We detailed the specifics of Anobit after a briefing we had with them at the Flash Memory Summit. Their technology would clearly give Apple a differentiator in the flash market. I think this is the beginning of a larger trend where systems vendors are going to get serious about identifying the startups with the most potential and begin integrating solid-state storage companies into their portfolios.
It will be interesting to see how the other vendors respond. Do they focus on purchasing primarily controller technology so that they can differentiate existing NAND flash by adding value at the controller layer or do they go all out and purchase a solid-state storage company?
For companies like IBM, HP, and Dell, buying specific controller technology and adding value to existing NAND flash is probably the most viable and strategically sound move they can make. This allows them to differentiate at the server level and at the desktop/consumer level, for those are still in that market.
For storage companies like EMC, NetApp, and HDS, it would make more sense for them to acquire a complete solid-state storage solution. These larger storage companies have a virtualization solution and they could leverage those to integrate a solid-state storage systems purchase into their offering. This would, of course, favor the companies that are leading with storage virtualization, not using it as an afterthought.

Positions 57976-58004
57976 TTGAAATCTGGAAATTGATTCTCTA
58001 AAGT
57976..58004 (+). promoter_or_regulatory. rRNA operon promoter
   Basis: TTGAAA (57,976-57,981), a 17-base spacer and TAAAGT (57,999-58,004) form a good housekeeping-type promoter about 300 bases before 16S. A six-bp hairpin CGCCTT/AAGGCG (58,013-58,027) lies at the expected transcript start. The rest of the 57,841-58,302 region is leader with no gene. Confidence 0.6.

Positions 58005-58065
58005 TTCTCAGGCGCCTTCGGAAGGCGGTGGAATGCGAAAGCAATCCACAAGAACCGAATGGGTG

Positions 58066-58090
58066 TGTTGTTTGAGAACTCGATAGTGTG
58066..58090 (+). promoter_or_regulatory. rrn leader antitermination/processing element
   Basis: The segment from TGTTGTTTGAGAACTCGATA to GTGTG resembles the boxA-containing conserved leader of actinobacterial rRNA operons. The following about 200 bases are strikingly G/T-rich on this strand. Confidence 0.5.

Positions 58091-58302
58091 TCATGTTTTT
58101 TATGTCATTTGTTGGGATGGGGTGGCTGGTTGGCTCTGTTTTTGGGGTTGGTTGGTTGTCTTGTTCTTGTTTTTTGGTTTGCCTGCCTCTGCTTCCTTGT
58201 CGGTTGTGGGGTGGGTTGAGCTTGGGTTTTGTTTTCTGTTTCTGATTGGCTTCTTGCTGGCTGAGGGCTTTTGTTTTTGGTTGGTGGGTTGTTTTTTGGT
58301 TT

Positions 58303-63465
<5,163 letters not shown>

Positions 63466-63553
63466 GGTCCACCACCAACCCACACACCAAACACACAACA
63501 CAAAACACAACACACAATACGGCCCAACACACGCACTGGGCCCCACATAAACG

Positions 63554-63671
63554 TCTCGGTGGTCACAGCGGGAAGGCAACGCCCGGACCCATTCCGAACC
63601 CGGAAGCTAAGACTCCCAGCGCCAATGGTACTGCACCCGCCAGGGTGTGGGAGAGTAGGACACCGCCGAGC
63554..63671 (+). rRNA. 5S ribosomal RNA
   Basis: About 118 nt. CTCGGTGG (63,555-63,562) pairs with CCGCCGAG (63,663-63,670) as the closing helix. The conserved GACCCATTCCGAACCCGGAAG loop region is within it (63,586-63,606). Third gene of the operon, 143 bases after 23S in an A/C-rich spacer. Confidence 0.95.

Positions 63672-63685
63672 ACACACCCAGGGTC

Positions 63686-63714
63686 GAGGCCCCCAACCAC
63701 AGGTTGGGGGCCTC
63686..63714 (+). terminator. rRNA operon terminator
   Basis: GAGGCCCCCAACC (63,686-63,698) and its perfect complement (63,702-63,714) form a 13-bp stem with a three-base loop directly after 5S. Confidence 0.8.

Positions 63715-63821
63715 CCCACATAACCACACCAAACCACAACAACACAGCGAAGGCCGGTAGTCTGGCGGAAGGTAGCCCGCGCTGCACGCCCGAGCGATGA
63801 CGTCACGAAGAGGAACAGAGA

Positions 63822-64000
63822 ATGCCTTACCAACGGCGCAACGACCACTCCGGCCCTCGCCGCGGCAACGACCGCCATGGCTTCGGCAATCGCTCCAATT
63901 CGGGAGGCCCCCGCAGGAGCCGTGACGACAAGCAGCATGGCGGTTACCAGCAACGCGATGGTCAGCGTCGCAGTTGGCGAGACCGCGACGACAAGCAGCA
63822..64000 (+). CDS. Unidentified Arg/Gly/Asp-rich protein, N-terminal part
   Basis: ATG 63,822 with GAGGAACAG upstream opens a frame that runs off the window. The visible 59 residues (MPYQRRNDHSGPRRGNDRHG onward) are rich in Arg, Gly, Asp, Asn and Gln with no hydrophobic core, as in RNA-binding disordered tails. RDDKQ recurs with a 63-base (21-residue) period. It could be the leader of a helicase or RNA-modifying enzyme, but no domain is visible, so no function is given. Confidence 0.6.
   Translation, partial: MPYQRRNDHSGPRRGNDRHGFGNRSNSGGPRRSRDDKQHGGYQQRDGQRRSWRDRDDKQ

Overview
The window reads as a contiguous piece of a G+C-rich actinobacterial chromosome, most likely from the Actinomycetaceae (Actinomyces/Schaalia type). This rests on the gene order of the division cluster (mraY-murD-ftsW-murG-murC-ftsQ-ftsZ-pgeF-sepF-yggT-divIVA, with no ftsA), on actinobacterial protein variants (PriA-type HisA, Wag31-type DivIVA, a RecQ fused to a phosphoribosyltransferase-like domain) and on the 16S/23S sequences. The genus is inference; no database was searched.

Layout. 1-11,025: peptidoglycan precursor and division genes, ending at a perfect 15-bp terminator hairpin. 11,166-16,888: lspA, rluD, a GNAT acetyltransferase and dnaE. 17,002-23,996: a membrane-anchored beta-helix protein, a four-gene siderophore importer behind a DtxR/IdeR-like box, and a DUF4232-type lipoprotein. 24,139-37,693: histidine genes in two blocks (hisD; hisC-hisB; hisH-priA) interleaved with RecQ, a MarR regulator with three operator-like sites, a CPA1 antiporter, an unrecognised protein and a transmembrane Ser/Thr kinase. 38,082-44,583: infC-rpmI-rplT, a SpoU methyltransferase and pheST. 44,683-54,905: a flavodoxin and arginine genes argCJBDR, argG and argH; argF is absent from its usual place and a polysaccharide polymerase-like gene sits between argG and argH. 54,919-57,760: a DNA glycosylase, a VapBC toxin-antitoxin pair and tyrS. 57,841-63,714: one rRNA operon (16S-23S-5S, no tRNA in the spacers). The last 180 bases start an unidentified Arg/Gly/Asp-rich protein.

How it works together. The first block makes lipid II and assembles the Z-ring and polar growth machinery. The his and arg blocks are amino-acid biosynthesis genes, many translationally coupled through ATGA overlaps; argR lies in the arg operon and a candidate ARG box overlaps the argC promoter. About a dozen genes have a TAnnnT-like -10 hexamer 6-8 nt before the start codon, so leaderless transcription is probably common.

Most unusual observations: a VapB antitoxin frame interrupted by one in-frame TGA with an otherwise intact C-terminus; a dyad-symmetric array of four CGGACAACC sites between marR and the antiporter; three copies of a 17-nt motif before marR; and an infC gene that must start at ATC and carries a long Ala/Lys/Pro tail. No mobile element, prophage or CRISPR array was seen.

Of course HP, IBM, and Dell are also storage companies as much as they are server companies. My guess is that they will probably want to buy a solid-state storage system along with buying some form of controller technology.
What does all this mean to the IT professional?
These potential moves underscore the importance of beginning to establish a platform-neutral storage strategy. None of these vendors will be able to integrate the technology they acquire on day one and, if history is a guide, they may never integrate it. A platform-neutral storage strategy is a self-service integration process. This can be done via storage virtualization appliances or by leveraging the hypervisor, as we discussed in our recent article "The Storage Hypervisor."
Storage virtualization remains one of the best methods of not only protecting current investments but also making sure upcoming purchases will integrate into your storage strategy. It allows you to make those decisions without being concerned about who your primary vendor is buying or not. It forces the storage hardware vendors to create (or buy) great storage hardware not just great storage software.
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